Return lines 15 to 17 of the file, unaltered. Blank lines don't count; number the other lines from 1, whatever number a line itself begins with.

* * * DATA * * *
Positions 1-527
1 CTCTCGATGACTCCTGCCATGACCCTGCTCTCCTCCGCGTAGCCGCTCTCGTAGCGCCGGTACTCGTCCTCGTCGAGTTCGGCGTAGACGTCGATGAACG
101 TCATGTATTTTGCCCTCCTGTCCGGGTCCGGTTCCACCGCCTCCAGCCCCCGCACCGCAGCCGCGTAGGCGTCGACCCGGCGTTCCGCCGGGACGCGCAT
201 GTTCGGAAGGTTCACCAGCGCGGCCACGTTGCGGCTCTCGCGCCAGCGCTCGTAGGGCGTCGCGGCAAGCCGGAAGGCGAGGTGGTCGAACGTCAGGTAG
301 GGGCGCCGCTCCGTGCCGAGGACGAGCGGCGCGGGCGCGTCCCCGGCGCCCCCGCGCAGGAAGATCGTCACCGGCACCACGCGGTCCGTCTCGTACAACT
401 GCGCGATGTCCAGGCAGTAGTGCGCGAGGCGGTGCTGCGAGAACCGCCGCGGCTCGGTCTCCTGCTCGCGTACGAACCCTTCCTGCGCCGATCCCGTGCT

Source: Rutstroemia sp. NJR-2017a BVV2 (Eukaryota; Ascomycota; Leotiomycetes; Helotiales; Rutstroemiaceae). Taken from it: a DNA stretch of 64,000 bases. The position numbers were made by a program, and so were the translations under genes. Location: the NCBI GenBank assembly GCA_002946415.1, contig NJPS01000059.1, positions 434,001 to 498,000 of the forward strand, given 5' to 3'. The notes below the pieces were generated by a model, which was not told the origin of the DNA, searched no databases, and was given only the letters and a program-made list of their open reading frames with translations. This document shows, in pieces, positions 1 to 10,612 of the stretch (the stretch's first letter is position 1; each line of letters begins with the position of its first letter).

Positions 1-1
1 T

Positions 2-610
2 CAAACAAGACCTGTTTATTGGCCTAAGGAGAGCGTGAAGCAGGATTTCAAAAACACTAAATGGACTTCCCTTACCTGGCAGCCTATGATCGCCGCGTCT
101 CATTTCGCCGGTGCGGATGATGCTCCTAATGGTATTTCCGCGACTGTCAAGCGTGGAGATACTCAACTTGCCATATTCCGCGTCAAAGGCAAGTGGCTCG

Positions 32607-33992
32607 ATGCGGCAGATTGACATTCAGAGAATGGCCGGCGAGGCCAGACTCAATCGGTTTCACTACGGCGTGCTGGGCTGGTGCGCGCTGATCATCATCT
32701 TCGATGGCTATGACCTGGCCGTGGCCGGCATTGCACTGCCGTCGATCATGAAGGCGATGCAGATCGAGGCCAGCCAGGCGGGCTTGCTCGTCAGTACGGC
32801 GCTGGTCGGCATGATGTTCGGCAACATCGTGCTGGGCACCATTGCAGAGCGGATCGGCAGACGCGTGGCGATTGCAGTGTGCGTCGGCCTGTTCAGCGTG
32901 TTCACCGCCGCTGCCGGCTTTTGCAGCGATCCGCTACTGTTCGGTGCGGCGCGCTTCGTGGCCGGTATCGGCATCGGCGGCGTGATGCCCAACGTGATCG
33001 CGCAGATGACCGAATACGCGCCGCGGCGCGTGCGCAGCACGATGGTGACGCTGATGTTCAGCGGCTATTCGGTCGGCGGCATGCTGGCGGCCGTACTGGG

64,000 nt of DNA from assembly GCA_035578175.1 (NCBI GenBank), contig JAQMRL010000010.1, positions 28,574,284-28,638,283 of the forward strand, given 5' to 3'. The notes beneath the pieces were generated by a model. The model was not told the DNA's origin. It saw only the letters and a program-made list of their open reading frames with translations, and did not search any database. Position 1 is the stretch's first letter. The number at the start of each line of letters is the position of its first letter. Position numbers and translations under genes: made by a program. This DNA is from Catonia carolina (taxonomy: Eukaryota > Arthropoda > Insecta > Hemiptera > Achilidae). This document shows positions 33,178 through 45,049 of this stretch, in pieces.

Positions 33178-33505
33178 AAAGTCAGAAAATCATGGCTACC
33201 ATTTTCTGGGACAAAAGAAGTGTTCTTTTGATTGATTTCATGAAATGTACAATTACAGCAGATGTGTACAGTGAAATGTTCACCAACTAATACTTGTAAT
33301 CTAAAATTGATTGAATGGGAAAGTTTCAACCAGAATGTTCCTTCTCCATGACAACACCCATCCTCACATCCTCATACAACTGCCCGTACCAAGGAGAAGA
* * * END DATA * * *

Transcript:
32701 TCGATGGCTATGACCTGGCCGTGGCCGGCATTGCACTGCCGTCGATCATGAAGGCGATGCAGATCGAGGCCAGCCAGGCGGGCTTGCTCGTCAGTACGGC
32801 GCTGGTCGGCATGATGTTCGGCAACATCGTGCTGGGCACCATTGCAGAGCGGATCGGCAGACGCGTGGCGATTGCAGTGTGCGTCGGCCTGTTCAGCGTG
32901 TTCACCGCCGCTGCCGGCTTTTGCAGCGATCCGCTACTGTTCGGTGCGGCGCGCTTCGTGGCCGGTATCGGCATCGGCGGCGTGATGCCCAACGTGATCG